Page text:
Moreover, some commissioners urged Rudin to continue to work with the community to explore an affordable housing option, even though it is not part of the project.
Although the voting session was not open for public comment, opponents told reporters in the lobby of the Department of City Planning’s Reade St. headquarters that they expected the approval but would continue to fight the project as it goes to the City Council.
“It is deeply disappointing that the City Planning Commission rubber-stamped this plan and granted a well-connected developer privileges which were originally intended for a hospital,” said Andrew Berman, executive director of the Greenwich Village Society for Historic Preservation.
“We urge the City Council not to make this same mistake, and to protect our neighborhoods and our public facilities, and the special considerations given to them, from being exploited this way by private developers,” Berman added.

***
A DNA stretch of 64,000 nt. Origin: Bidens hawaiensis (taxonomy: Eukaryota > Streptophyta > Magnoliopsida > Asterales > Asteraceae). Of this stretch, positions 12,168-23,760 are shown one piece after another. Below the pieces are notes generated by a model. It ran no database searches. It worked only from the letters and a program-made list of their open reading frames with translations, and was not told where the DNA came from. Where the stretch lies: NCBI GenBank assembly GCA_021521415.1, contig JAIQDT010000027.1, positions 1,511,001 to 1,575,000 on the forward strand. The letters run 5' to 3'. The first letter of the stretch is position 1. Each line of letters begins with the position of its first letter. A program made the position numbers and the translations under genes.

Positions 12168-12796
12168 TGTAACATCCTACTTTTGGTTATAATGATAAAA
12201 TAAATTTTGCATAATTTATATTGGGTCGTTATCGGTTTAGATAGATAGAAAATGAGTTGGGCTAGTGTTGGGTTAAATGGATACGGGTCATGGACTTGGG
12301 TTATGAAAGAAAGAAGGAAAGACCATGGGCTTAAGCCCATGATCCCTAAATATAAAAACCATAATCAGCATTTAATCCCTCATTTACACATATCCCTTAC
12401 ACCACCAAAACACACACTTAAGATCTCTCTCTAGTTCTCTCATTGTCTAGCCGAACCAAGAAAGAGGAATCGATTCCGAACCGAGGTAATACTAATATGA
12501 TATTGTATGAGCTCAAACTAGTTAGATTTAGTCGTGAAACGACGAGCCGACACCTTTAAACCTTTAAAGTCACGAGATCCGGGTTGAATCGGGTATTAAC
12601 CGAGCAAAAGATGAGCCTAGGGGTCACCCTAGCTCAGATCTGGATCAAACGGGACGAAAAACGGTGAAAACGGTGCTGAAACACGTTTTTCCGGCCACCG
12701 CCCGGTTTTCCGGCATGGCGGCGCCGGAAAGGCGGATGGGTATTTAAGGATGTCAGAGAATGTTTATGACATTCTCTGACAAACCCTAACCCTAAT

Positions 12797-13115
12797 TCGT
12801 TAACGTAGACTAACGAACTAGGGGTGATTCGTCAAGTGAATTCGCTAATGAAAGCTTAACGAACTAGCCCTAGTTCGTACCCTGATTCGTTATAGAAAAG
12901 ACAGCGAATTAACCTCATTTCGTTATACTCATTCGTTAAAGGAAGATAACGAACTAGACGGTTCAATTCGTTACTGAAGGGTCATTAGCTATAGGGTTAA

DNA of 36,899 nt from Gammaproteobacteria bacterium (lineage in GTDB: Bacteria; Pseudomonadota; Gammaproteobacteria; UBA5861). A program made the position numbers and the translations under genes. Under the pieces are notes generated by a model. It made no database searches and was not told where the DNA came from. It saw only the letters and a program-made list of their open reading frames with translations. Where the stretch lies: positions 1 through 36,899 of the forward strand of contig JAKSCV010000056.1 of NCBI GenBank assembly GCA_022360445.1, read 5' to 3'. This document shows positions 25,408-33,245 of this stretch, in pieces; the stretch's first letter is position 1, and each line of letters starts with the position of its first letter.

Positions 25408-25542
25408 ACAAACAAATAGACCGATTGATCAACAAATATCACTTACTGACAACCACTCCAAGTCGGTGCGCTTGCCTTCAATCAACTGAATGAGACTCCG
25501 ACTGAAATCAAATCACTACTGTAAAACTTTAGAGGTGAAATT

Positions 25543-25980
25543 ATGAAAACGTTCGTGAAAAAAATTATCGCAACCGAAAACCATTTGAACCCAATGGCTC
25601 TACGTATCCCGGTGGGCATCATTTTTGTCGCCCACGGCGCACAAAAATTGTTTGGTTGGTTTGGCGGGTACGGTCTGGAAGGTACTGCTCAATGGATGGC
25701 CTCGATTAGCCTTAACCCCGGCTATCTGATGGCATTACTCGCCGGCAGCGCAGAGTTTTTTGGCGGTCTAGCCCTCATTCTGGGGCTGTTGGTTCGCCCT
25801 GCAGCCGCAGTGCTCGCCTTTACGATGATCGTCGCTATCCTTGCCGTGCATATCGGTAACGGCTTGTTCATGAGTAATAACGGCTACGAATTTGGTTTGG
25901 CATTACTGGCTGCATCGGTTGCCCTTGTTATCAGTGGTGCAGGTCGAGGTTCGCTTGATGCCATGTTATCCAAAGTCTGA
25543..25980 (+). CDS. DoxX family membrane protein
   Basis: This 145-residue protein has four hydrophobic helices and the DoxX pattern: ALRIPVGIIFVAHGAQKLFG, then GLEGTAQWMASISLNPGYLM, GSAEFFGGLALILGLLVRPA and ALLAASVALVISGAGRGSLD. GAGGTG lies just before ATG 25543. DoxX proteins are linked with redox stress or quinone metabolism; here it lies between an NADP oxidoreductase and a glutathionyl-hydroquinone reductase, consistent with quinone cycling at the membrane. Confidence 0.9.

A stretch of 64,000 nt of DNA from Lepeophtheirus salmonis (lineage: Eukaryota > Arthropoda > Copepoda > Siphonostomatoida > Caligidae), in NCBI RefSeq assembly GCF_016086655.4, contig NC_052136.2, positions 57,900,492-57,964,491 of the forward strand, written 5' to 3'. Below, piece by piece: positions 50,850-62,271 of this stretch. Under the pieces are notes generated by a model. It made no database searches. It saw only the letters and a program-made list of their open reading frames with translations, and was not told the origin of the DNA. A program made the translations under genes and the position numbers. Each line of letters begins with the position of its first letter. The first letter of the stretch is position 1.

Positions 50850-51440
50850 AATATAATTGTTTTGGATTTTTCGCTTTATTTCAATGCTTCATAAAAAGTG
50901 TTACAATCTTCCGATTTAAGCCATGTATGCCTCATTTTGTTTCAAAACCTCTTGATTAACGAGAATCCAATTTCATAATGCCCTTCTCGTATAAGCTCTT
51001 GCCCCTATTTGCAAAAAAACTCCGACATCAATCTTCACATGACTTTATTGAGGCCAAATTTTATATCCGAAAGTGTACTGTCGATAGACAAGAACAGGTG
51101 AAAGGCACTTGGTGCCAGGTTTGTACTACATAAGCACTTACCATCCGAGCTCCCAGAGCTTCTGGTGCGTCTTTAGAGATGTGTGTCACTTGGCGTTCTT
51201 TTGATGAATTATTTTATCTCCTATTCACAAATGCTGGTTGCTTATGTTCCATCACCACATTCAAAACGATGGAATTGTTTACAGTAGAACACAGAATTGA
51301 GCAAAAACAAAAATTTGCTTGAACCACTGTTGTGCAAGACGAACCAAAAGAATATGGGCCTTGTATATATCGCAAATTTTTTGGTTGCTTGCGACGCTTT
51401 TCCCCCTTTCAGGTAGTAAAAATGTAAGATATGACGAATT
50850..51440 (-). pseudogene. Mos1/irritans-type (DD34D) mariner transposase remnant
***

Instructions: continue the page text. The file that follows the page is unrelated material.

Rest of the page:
The project site lies within City Council Speaker Christine Quinn’s district and consequently she will have the most influence on the way the Council votes, Berman noted.
Quinn, who will be term-limited out of her seat at the end of next year, is likely to run for mayor. Many expect Berman to run for her Council seat, but he’s never publicly said if he will run.
A member of Concerned Residents of the West Village distributed a news release on Jan. 23 opposing the proposed rezoning that would increase the scale of residential development on the hospital site. Another issue for the West Village group, which includes several W. 12th St. residents, is the proposed demolition of the former hospital’s Reiss building on W. 12th St. and its replacement with a 12-story apartment house, instead of a residential conversion of the existing structure.
The group is also concerned about a proposed underground garage on the Reiss site and the plan to allow retail space in the planned Seventh Ave. tower, which is to wrap around W. 12th St.